Education Skills Funding Agency invests £4 billion per year of public spending in colleges and training organisations, to fund training for adults in England. The skills training we fund enables people to do their jobs better, get new jobs, or progress in their careers.

They work to an annual budget, targets and priorities set by the Department for Business, Innovation and Skills. They work at a ‘short arm’s length’ from the Department for Business, Innovation and Skills, allowing a fast and effective response to policy, while reinforcing the autonomy of the Further Education sector.

Skills Funding Agency’s mission is to ensure that people and businesses can access the skills training they need to succeed in playing their part in society and in growing England’s economy.

Skills Funding Agency allocates funding to colleges and other skills and training organisations who have discretion over expenditure to meet the needs of local businesses and communities.

The European Social Fund (ESF) is one of the EU’s Structural Funds, set up to reduce differences in prosperity and living standards across EU Member States and regions, and therefore promoting economic and social cohesion.

The ESF is devoted to promoting employment in the EU. It helps Member States make Europe’s workforce and companies better equipped to face new, global challenges. In short:

  • Funding is spread across the Member States and regions, in particular those where economic development is less advanced.
  • It is a key element of the EU’s 2020 strategy for Growth and Jobs targeted at improving the lives of EU citizens by giving them better skills and better job prospects.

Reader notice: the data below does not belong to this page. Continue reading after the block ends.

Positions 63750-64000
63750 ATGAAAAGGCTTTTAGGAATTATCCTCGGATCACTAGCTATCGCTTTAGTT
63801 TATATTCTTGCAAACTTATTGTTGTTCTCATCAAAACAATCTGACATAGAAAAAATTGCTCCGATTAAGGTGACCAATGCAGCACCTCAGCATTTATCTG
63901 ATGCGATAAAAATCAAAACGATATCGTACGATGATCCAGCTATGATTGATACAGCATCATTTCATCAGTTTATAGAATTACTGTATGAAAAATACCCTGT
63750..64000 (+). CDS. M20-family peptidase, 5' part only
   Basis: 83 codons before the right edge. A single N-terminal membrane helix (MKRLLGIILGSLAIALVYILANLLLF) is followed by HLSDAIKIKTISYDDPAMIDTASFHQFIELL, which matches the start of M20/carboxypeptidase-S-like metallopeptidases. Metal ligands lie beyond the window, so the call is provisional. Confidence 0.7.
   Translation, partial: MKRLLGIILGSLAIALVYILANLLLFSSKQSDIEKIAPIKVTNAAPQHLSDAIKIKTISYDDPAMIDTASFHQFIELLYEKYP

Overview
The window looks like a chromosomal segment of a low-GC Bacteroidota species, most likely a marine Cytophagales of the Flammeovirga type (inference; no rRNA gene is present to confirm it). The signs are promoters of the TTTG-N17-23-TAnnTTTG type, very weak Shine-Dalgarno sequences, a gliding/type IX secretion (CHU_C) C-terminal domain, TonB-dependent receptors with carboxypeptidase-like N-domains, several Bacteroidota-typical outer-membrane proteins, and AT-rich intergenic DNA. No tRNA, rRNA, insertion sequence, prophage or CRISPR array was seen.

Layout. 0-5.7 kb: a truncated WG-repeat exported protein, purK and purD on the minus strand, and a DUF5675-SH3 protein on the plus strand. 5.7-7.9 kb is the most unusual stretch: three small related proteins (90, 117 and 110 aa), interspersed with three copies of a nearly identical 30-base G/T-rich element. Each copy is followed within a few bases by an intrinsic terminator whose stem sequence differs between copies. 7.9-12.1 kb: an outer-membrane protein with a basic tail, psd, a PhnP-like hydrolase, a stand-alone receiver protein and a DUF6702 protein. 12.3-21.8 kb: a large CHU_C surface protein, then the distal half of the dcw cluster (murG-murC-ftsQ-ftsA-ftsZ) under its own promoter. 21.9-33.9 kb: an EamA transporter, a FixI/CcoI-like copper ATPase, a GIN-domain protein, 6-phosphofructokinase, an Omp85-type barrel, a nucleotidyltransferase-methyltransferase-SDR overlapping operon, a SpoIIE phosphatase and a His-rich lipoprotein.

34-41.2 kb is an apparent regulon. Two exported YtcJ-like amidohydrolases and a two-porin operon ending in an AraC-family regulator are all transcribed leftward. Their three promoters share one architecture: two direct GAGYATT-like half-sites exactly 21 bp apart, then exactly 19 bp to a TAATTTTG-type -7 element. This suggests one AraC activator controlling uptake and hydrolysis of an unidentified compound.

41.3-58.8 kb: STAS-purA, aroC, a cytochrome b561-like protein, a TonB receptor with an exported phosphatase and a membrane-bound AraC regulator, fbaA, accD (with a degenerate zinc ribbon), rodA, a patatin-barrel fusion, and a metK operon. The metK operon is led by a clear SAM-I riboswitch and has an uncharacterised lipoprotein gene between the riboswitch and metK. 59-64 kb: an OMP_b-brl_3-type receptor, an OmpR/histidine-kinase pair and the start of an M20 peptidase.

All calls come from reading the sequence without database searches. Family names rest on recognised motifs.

• Over the period 2007-2013 some €75 billion will be distributed to the EU Member States and regions to achieve its goals.
Education funding agency

Education Funding Agency manages £54 billion of funding a year to support all state-provided education for 8 million children aged 3 to 16, and 1.6 million young people aged 16 to 19.

We are responsible for:

  • funding education for learners between the ages of 3 and 19, and those with learning difficulties and disabilities between the ages of 3 and 25
  • funding and monitoring academies, university technical colleges, studio schools, and free schools
  • building maintenance programmes for schools and sixth-form colleges
  • allocating funds to 152 local authorities for maintained schools, and 4,000 voluntary-aided schools
Dept of education

 The Department for Education is responsible for education, children’s services, higher and further education policy, apprenticeships and wider skills in England, and equalities. We work to achieve a highly educated society in which opportunity is equal for all, no matter what their background or family circumstances.

We are responsible for:

  • teaching and learning for children in the Early Years sector and in primary schools
  • teaching and learning for young people under the age of 19 years in secondary schools and in further education
  • supporting professionals who work with children and young people
  • helping disadvantaged children and young people to achieve more
  • making sure that local services protect and support children